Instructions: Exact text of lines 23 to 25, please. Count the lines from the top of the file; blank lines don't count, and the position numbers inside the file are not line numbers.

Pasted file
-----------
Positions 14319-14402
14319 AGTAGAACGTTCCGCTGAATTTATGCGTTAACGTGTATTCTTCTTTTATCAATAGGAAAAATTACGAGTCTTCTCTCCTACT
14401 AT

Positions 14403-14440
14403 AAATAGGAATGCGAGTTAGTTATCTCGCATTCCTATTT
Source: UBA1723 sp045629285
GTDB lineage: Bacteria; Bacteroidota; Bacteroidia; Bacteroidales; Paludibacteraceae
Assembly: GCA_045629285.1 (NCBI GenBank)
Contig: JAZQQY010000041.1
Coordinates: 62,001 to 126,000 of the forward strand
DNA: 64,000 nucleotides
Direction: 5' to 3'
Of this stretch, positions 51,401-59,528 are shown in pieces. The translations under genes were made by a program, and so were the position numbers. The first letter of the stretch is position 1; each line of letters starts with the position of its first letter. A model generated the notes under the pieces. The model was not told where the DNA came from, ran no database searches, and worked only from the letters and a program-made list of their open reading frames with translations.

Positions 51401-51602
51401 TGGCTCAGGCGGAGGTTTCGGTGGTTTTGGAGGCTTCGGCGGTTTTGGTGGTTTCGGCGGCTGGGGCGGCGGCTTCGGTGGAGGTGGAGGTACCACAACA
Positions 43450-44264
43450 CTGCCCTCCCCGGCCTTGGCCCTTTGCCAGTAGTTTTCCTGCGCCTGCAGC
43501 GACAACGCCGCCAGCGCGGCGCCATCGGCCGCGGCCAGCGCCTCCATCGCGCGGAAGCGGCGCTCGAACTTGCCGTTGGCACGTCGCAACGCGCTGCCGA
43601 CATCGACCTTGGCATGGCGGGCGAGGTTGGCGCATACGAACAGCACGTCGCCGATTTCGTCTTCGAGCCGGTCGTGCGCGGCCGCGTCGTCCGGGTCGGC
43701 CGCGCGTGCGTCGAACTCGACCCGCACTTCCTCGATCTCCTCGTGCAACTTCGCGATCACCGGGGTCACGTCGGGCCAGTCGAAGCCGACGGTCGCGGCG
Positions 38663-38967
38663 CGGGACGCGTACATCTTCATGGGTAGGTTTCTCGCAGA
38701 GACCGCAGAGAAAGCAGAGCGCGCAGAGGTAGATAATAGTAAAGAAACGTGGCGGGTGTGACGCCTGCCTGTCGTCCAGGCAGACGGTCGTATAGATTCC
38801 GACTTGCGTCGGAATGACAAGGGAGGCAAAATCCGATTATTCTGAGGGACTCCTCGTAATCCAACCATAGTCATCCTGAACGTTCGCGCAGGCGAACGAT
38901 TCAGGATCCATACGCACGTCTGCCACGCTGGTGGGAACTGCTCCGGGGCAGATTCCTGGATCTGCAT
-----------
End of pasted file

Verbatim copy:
38701 GACCGCAGAGAAAGCAGAGCGCGCAGAGGTAGATAATAGTAAAGAAACGTGGCGGGTGTGACGCCTGCCTGTCGTCCAGGCAGACGGTCGTATAGATTCC
38801 GACTTGCGTCGGAATGACAAGGGAGGCAAAATCCGATTATTCTGAGGGACTCCTCGTAATCCAACCATAGTCATCCTGAACGTTCGCGCAGGCGAACGAT
38901 TCAGGATCCATACGCACGTCTGCCACGCTGGTGGGAACTGCTCCGGGGCAGATTCCTGGATCTGCAT